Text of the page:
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What can we expect from the Heat reserves when the season resumes?

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The Heat have a very deep roster heading into the season restart, we take a look at what each player brings to the table when the season resumes.

NBA: Miami Heat at Atlanta Hawks Brett Davis-USA TODAY Sports

Diego and I broke down what we can expect from the Heat starters recently and now we’re taking a look at the Heat reserves. With the NBA returning in less than a month, the Heat are prepping for their second training camp of the season. With that in mind, here’s how we’ll think the reserves will fare once the season resumes.

Note: At this moment in time, three Heat players have tested positive for Covid-19 on the Heat roster, the only who has been publicly revealed is Derrick Jones Jr. We prepared our player analysis prior to these tests.

Derrick Jones Jr. Fighting for off-the-bench minutes with Jae Crowder and Andre Iguodala, Jones will have a lot to play for when the NBA season resumes. If Crowder or Iguodala hit the corner 3-pointer at a respectable clip in the playoffs, Jones may find himself squeezed out of the rotation. To keep his rotation spot, Jones needs to hit the 3. Miami already has two non-shooters — Jimmy Butler and Bam Adebayo — who will get a bunch of playing time. — Diego Quezada

Kelly Olynyk: Kelly Olynyk in the playoffs can be a different beast. He is able to turn his game up depending on the game and really make a difference. While he hasn’t had his best season this year, and is averaging his lowest per minute average as a member of the Heat. Olynyk still has the potential to go off when called on. I can’t help but think of this game against Philadelphia the last time Miami was in the playoffs. He carried the Heat in that game, and could have a few of those depending on where the Heat finds itself. - Brandon Di Perno

Goran Dragic: Dragic had a bounce-back year from the injury-riddled 2018-19 season thanks to improved offense. He shot 37.7 percent from 3 on 5.8 attempts per game, a career high. He also made 58.8 percent of his non-post up shots at the rim this season. But he was dismal on defense; according to FiveThirtyEight’s RAPTOR metric, Dragic was Miami’s worst defensive player.

To succeed in the playoffs, Dragic will need to continue to power Miami’s offense. And Erik Spoelstra will need to hide Dragic’s shortcomings on defense — going zone, putting him on the weakest wing, etc. — Diego Quezada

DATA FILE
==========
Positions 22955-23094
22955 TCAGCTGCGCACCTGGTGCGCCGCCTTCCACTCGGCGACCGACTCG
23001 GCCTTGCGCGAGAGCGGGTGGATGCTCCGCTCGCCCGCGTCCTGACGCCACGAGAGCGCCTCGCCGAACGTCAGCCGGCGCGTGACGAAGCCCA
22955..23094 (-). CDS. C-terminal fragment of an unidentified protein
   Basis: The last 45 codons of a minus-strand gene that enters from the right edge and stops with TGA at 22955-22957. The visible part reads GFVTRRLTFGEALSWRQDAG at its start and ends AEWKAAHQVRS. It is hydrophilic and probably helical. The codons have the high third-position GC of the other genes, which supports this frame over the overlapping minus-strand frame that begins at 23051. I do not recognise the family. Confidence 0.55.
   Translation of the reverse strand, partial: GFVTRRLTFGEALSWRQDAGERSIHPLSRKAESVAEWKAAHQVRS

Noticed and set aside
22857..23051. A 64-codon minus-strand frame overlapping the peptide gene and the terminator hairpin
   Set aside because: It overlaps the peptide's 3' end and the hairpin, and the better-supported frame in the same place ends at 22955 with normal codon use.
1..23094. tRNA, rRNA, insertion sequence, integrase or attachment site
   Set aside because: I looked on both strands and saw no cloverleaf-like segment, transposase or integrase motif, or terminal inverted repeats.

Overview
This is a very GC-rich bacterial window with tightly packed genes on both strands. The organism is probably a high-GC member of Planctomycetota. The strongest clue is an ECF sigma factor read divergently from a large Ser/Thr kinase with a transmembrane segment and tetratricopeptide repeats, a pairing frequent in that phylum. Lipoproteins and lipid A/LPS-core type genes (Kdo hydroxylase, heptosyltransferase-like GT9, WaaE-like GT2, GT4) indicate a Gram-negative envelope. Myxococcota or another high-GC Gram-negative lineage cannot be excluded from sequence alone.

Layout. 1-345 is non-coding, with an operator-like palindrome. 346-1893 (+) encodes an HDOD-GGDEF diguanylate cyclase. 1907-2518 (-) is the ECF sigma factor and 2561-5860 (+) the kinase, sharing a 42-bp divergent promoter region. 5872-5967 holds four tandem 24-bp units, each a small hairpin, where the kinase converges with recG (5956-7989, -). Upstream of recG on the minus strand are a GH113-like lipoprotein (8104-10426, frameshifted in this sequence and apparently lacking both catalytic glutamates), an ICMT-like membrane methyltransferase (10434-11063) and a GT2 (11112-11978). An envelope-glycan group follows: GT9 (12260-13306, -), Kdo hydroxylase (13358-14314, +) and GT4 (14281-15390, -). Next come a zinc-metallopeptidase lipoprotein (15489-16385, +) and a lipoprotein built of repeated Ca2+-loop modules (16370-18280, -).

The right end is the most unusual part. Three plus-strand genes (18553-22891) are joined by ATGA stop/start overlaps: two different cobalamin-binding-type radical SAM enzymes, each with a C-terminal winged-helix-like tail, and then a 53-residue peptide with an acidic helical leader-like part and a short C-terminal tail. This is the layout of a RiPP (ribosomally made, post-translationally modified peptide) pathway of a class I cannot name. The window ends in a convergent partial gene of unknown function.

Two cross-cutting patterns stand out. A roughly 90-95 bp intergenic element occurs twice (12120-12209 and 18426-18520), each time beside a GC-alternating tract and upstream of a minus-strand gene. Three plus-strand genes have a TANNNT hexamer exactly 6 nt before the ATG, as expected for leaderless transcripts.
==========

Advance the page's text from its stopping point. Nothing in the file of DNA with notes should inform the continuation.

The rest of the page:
Tyler Herro: Herro hasn’t played since missing fifteen games with an ankle injury, but in recent interviews has stated the he feels “100 percent.” Prior to his injury, Herro was performing as one of the most prolific rookies in the league averaging 12.9 points, 4 rebounds and shooting 39% from three. The Heat excel at floor spacing, and having Herro back should take some of the pressure off Duncan Robinson and Jae Crowder as the Heat’s main three point shooters.

Herro has shown that he’s capable of hitting the big shots, remember the Chicago game?

Judging from earlier int he season, he’s also one of the hardest workers on the team. So here’s hoping that a healthy Tyler will come up big in the postseason when Miami needs him. - Brandon Di Perno

Jae Crowder: Shortly after Miami traded for him, Crowder impressed Heat fans with his 3-point shooting. After shooting 29 percent from deep this season with Memphis, he knocked down 39 percent in 13 games with the Heat — and on more attempts per game. (We should note here: Aside from the 2016-17 season, Crowder has not been a good 3-point shooter.)

But if Crowder continues his hot shooting when the season resumes, he’ll join Jimmy Butler and Bam Adebayo as solid two-way players. He’ll relieve Spoelstra of those offense/defense substitutions he made late in games. And the Heat will try to keep him in free agency. — Diego Quezada

Andre Iguodala: Iguodala has been a disappointment so far for the Heat. The former Finals MVP was the most touted part of the Justise Winslow/James Johnson/ trade, but just hasn’t shown enough at this point to merit the deal he’s on. I really like Andre, and think he can be a force (especially on defense) but this season he’s only averaging 4.4 points and 2 rebounds for the Heat, the lowest of his career. Hopefully with his Championship experience he’ll be able to have some big moments in the postseason, because the Heat defense could really use him at his best. - Brandon Di Perno

Chris Silva: After getting consistent backup big minutes early in the season, Silva fell out of the rotation. When the NBA season resumes, Silva will only have his number called in case of injury or foul trouble. If he’s on the court playing non-garbage time minutes, Silva will need to offer bursts of high-energy play. — Diego Quezada

Udonis Haslem: The Real OG. At this stage in his career Udonis’ value isn’t felt on the court, but instead in the locker room. He’s a player coach in all the best ways, and as the only remaining member of all three Heat championship squads, he will be the voice needed to get through this tough situation. I don’t expect Udonis to see the court much, unless there’s a blowout. But there’s zero doubt that the now oldest player in the NBA will be incredibly important in keeping Miami zeroed in and focused on the ultimate goal. - Brandon Di Perno

Gabe Vincent: One of the Heat players on a two-way contract, Vincent may get a crack at entering the rotation next season. If injuries or foul trouble to Miami’s guards — Kendrick Nunn, Goran Dragic, Tyler Herro — force Spoelstra to play Vincent, he’ll need to shoot the 3 ball with confidence. — Diego Quezada